Guide for Increasing Search Engine OptimizationURL StructureURL structure refers to the way addresses for your pages are formatted. Well-formed addresses are often called “clean” or“semantic” URLs. These parameters can often be automated through a CMS to avoid inconsistencies or confusion, but the contentor web team should regularly audit URLs to ensure that any automated URLs follow these best practices: Use whole words; avoid strings of numbers, symbols, or parameters.-- Bad: sp?category lnl&id 0315-- Good: https://www.example.com/products/lawn-mowers Limit keyword use and put terms that best describe the page at the beginning. URLs should be short to avoid SERP cutoffs and to make copying and pasting easy. Use hyphens to separate words (not underscores or spaces). For top-level domain names, users expect to see a URL that does not include special characters—otherwise, it seemsspam-related (for example, domainname.com versus domain-name.com). The top-level domain should match the purposeof the website (for example, .com for businesses, .gov for governments). These are more important for user experience andmarketing purposes than SEO.Mobile OptimizationFigure 3. Colorado Shines Collapsible Menuand Responsive ContentMobile optimization is critical for modern websites as more users access the web on devicesother than their computers. Therefore, it’s unsurprising that in 2015, Google began givingpreference to mobile-friendly websites. Take Google’s test to see a breakdown of whether a website is tools/mobile-friendly/. Do not have unplayable content that will be locked out on mobile devices (for example, avideo that causes an error message such as, “This video is not available on mobile.”). Do not have pop-up or overlay content that blocks the content or the user’s ability tocomplete actions on the page (such as a lightboxed, “Want to read more? Sign up for ournewsletter!” in which the “x” to close the box is inaccessible for mobile users).Another problem, which only faces unresponsive websites, is when mobile users are allredirected to the mobile homepage (such as fromhttp://example.com/cool-specific-webpage to http://m.example.com), regardless of thepage they’re trying to access. Generally, it is better to optimize a full website for mobiledevices than to use a separate site.Because mobile devices are not as powerful as full computers, they access web contentmore slowly and sometimes on slower Internet speeds, which is part of why load time is soimportant to not only SEO but also to mobile optimization.Source: Colorado Shines. (n.d.). For families[Webpage]. Retrieved fromhttps://www.coloradoshines.com/families.7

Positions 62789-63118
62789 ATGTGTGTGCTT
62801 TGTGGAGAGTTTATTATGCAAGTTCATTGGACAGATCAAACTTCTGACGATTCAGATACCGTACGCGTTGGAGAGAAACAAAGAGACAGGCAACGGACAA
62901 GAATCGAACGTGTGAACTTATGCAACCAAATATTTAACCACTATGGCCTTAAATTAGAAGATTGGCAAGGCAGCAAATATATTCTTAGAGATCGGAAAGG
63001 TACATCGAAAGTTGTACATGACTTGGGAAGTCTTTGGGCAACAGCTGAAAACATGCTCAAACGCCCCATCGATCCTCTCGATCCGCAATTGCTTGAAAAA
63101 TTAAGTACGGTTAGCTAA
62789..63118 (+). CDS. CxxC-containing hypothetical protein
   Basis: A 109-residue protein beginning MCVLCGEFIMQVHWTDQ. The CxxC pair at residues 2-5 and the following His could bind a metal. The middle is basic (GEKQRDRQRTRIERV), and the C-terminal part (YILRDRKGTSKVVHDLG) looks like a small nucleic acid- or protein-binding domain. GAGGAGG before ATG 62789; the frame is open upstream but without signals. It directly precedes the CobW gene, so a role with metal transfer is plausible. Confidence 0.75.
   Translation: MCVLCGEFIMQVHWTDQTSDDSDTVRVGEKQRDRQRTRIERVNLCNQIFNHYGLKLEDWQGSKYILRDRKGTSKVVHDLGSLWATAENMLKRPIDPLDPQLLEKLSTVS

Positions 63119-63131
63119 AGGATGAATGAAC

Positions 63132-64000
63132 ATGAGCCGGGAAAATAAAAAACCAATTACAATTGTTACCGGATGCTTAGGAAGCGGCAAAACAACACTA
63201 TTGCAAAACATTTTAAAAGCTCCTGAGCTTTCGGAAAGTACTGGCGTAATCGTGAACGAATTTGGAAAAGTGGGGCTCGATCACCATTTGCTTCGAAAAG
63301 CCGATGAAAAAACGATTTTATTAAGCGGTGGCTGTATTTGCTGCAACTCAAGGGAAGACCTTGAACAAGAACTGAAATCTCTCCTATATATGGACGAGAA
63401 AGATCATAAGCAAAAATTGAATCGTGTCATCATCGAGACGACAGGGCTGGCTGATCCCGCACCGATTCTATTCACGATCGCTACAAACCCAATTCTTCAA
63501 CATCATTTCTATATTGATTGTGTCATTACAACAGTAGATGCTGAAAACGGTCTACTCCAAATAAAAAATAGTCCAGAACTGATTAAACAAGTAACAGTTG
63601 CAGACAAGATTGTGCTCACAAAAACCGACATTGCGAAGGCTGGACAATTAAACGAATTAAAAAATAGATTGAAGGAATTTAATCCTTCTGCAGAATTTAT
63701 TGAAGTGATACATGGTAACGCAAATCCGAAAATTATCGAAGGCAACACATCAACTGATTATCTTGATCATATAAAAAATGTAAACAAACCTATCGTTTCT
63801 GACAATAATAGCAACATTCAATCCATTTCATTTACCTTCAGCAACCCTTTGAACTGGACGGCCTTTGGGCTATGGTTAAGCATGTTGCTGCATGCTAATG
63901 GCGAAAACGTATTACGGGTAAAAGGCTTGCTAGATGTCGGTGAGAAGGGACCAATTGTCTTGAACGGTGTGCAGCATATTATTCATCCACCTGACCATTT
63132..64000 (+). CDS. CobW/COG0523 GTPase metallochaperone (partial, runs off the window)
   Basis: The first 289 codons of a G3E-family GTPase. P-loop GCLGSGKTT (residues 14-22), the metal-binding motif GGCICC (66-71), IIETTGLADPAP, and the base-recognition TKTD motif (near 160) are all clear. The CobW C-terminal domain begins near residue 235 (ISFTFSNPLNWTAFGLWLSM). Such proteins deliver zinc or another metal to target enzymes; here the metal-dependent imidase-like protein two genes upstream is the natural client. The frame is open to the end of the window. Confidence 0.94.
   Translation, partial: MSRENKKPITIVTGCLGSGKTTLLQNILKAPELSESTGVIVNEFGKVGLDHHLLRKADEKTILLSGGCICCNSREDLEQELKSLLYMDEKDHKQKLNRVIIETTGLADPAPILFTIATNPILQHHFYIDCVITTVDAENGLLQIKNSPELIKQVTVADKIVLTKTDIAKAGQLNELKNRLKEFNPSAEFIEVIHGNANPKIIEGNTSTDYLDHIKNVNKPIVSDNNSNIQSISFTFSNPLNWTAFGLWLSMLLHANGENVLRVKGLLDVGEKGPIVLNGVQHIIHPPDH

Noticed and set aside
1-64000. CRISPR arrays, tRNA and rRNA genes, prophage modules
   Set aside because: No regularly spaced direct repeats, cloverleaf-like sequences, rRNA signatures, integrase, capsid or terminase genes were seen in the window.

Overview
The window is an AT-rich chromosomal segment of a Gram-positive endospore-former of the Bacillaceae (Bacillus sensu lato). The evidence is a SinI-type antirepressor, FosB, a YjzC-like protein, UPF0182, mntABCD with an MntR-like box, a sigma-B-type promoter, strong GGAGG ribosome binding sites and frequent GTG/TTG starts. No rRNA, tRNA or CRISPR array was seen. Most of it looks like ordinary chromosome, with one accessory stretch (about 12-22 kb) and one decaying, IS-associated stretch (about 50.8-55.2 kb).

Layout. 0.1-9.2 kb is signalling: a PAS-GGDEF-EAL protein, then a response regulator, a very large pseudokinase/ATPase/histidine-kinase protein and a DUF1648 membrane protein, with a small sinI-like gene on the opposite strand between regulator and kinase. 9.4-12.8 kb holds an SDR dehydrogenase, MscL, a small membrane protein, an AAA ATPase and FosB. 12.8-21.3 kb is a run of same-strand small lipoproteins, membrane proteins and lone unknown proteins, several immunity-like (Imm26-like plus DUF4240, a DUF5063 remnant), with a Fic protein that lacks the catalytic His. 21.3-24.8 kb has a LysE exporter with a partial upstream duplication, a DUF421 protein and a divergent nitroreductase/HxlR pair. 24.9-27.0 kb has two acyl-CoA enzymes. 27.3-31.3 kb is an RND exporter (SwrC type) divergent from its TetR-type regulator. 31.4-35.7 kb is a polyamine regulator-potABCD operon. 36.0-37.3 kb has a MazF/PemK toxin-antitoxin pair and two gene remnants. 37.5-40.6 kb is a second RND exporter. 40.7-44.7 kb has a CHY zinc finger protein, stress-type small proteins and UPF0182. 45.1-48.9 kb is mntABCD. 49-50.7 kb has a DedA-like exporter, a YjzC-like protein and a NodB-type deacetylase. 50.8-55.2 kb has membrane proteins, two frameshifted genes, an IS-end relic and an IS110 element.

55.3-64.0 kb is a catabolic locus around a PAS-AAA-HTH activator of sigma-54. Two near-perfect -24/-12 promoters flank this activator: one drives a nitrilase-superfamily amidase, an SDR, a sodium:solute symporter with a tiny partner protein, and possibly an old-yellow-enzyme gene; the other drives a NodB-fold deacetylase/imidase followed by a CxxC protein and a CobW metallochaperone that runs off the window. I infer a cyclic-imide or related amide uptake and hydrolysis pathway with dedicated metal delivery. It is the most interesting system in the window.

Guide for Increasing Search Engine OptimizationLoad TimeLoad time is the speed at which an individual page loads for visitors. Faster is better. Pages with seemingly insignificant delays cansee substantial increases in bounce rate, negatively affected conversions, and lower user engagement.The accelerated mobile pages (AMP) movement is driving more content to be designed to load faster on mobile devices. AMP is aproject from Google and Twitter designed to make mobile pages that are lightweight and fast loading. Content publishers shouldconsider implementing and testing AMP pages. At the very least, sites should aim for a 90–100 rating for both mobile and desktopdevices when using Google’s PageSpeed Insights test for maximum optimization.Load time is relevant to SEO because Google and other search engines factor speed into their rankings. Search engines don’t wanttheir users to be delayed, which could lead to frustration. Load time is also important for allowing robots to crawl pages easily. Inother words, because search engines need to index as many sites as possible as quickly as possible, preference is given to sitesthat help them achieve that goal. To address this, follow these guidelines: Optimize code and reduce the number of redirects because search engines penalize you for redirects, as they are extra stepsthat get in the way of your destination. Optimize images by not using files that are unnecessarily large; even if the image is set to display at a certain size or ratio, thebrowser must take time to load the full file. Design and develop pages as mobile-first, considering AMP versions where applicable. Avoid duplicate content pages.The last point regarding duplicate content pages is particularly important for increasing return visits and improving pages persession metrics. A browser can cache elements of a page, making it load faster at a later time. If a user visits the same contentfrom two different URLs, they can’t take advantage of this functionality. Their browser will have to take more time to load twoseparate pages, regardless of whether those pages have identical content.Canonical URLA canonical tag (also known as rel canonical) is a small piece of code used to tell search engines that a webpage is the trueversion of that page. If you have web content that is duplicate or very similar to other pages, search engines can sometimes getconfused about which page to deliver in its search results. You place the rel canonical tag on the page you want search engines todeliver in their search results. It looks like this in a site’s source code: link rel ”canonical” href ”YOUR URL GOES HERE” / . Moreon canonical tags can be found at ionSEO can help states and territories improve and increase the number of visitors to their consumer education websites. The tipsand techniques in this guide help states and territories understand the importance of SEO and show them how to improve SEO fortheir consumer education websites.You may use the methods in the guide as a starting point for state child care officials to better understand and communicate SEOwith staff or contractors who help write web content. This guide should also be shared with IT departments to guide them inselecting the best SEO options and to help ensure that families, child care providers, and other stakeholders can find their state orterritory’s consumer education website.8